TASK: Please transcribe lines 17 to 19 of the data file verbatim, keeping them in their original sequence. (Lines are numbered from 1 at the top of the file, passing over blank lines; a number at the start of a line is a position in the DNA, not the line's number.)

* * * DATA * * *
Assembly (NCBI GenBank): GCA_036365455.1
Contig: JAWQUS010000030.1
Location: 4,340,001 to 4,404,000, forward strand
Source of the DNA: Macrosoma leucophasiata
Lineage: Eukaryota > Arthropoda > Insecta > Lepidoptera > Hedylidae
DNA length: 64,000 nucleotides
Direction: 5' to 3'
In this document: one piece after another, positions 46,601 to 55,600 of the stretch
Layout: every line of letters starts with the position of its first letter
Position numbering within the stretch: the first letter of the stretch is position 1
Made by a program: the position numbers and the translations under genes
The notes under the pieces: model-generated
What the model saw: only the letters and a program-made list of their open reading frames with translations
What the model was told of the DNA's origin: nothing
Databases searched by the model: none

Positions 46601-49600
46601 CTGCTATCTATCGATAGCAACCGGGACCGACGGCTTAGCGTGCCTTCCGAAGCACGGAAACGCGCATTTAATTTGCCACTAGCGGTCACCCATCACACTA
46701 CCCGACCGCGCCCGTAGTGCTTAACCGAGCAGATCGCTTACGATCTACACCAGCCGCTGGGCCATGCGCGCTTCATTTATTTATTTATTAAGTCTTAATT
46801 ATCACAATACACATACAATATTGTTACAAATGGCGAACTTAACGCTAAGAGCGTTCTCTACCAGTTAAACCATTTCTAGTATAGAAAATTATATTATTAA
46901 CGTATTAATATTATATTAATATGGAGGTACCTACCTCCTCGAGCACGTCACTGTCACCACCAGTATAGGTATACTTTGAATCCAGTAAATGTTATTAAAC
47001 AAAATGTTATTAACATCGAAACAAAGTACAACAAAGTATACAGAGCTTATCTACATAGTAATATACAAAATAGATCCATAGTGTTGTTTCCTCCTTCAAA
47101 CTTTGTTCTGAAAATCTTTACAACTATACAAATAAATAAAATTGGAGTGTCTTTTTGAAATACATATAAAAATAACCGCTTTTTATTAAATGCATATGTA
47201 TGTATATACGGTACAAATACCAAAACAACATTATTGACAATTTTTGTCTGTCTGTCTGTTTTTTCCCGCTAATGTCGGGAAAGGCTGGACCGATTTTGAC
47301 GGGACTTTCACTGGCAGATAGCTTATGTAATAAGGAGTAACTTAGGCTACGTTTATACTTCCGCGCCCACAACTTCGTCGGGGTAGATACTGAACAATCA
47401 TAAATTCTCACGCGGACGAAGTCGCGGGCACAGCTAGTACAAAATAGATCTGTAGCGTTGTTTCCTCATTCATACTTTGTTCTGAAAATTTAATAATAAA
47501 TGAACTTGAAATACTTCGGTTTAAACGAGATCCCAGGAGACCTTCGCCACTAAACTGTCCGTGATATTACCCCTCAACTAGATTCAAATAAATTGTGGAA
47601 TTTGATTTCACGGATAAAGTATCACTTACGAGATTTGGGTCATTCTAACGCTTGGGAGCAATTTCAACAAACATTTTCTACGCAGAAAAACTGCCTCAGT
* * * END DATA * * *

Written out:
46601 CTGCTATCTATCGATAGCAACCGGGACCGACGGCTTAGCGTGCCTTCCGAAGCACGGAAACGCGCATTTAATTTGCCACTAGCGGTCACCCATCACACTA
46701 CCCGACCGCGCCCGTAGTGCTTAACCGAGCAGATCGCTTACGATCTACACCAGCCGCTGGGCCATGCGCGCTTCATTTATTTATTTATTAAGTCTTAATT
46801 ATCACAATACACATACAATATTGTTACAAATGGCGAACTTAACGCTAAGAGCGTTCTCTACCAGTTAAACCATTTCTAGTATAGAAAATTATATTATTAA